Understanding Black-White levels, Colour and Contrast

This topic has been covered in all its glorious intricacy by best minds in organisations like SMPTE, CTA, ISF, & CEDIA.  This version is for the consumer to gain a basic understanding to build from.

To understand Black-White levels of contrast, here are 3 characteristics of any perceived colour that you should know.

  • Colour Saturation: This is the intensity of a colour. Think of a glass cup full of red paint and how it gets lighter with every drop of water you use to dilute it. The colour is lighter because the colour saturation is lower. The colour is fuller when colour saturation is higher.
  • Hue: This represents the full range of colours that can be seen. This incorporates the full Red, Orange, Yellow, Green, Blue, Indigo, and Violet colour spectrum.
  • Luminance: The measured presence from the black-white dynamic range that occurs with a measured point of colour. It determines the brightness or darkness of an image. This is broken down to Tint (adding white to the colour) and Shade (adding black to the colour).

Black Level Dynamic Range

Fig. 1: Black level dynamic range is simply the full range between the whitest white (where RGB occurs in the same saturation level) and the blackest black (where no colour saturation exists at all).

There is often confusion between the definition between the word “Contrast” and “Black-White Dynamic Range “(aka. “Black Levels” – See fig. 1)”. While contrast can describe how lighter and darker portions of an image differentiate from one another, that’s only part of the story.  Although, black-level dynamic range can enhance contrast, the same can be said about varying levels of colour saturation whereas a more deeply saturated colour will “contrast” with a lesser saturated colour in the same spectrum. (See fig. 2.)

Dynamic Range incorporates the points of measurement between the purest white and the deepest black that you can achieve with the equipment you have.  Interestingly enough, this is the most important element of picture calibration.  The reason for this is that the human eye sees detail in black and white.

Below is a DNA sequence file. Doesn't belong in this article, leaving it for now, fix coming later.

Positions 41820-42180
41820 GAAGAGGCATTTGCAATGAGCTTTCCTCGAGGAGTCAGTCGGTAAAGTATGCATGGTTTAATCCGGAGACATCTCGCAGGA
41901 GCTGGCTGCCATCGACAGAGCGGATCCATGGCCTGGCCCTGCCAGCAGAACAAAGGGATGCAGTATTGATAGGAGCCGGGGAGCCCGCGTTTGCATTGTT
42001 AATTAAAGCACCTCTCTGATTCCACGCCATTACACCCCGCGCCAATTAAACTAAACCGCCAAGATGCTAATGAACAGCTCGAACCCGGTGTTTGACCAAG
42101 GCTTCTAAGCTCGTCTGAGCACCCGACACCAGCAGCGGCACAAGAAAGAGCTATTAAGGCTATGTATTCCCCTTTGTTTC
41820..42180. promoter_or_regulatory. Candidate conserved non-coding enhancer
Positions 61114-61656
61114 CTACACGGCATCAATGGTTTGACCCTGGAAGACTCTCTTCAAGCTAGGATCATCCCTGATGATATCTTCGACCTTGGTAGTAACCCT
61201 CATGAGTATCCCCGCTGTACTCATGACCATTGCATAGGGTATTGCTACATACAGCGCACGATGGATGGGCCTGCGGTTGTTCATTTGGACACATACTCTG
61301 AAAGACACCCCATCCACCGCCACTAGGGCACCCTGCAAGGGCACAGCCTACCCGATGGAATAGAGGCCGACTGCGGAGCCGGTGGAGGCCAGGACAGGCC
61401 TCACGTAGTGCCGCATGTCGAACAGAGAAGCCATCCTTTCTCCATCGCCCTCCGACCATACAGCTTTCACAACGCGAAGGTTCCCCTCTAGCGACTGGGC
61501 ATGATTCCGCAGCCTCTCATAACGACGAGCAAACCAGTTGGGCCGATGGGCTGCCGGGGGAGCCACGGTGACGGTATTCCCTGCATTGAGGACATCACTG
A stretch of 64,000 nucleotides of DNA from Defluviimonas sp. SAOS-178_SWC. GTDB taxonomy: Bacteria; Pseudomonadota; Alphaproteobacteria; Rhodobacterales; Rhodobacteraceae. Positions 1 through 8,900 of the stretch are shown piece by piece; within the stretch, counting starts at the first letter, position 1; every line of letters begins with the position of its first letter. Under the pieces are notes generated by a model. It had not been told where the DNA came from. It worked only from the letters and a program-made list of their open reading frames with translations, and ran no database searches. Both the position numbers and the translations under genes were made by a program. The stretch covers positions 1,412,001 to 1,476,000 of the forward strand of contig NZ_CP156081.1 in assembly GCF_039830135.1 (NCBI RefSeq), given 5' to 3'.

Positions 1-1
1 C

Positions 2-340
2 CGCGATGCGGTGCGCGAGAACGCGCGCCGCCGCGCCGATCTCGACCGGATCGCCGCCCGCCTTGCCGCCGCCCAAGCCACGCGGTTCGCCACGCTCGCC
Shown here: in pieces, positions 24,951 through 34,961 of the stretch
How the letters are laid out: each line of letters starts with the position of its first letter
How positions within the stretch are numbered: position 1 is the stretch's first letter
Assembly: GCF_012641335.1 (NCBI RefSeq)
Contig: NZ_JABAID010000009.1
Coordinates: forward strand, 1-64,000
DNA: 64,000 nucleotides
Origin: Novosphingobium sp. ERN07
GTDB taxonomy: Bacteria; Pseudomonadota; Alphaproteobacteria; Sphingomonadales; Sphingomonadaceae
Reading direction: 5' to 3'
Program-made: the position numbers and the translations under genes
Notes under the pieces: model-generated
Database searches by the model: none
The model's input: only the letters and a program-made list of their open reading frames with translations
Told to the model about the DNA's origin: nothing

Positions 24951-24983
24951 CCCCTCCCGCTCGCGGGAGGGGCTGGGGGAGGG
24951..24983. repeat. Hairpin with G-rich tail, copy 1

Colour perception is merely a further visual enhancement but without dynamic range, it is impossible for your eyes to see the various textures and details in imagery occurring at either the lighter or darker ends of this particular spectrum.  This is also frequently referred to as “Black Levels”.

Keep in mind that true black is not an actual colour but the mere absence of any light in the spectrum. For this reason, a video image can never be truly “black”; it can only present a minimal presence in colour.

Color Contrast

Fig. 2: Color Contrast shows the difference in colour intensity or colour saturation. The measurements are from the maximum possible saturation of 255 integers as seen on an 8-Bit computer program that we are using here for simplicity.

*Top text = high (238) saturation
*Background = med.(152) saturation
*Bottom text = low (75) saturation
All 3-colours share the same Hue (236) and Luminance or black-white (125) integers.

The human brain interprets all its perceived colour signals in Red, Green, and Blue or (RGB).  It is from these three colours that the human brain interprets the various hues or ROYGBIV (red, orange, yellow, green, blue, indigo, & violet) based on the varying levels of RGB present to create any given colour.

In summary, while it’s easy to tell different colours apart from one another, there is more to the story about contrast than just black and white.  The intensity of colour matters just as much.

These concepts are particularly relevant when defining a Home Theatre Projector. So, considering all of above, what are our recommended models?:

SONY VPLHW45ESB: is packed with technology developed for our professional Digital Cinema projectors, including SXRD panels and our own Advanced Reality Creation upscaling technology for fabulously detailed Full HD images. Generous 1,800 lumens brightness ensures that films and TV shows look clear and sharp, even in daylight living rooms. 

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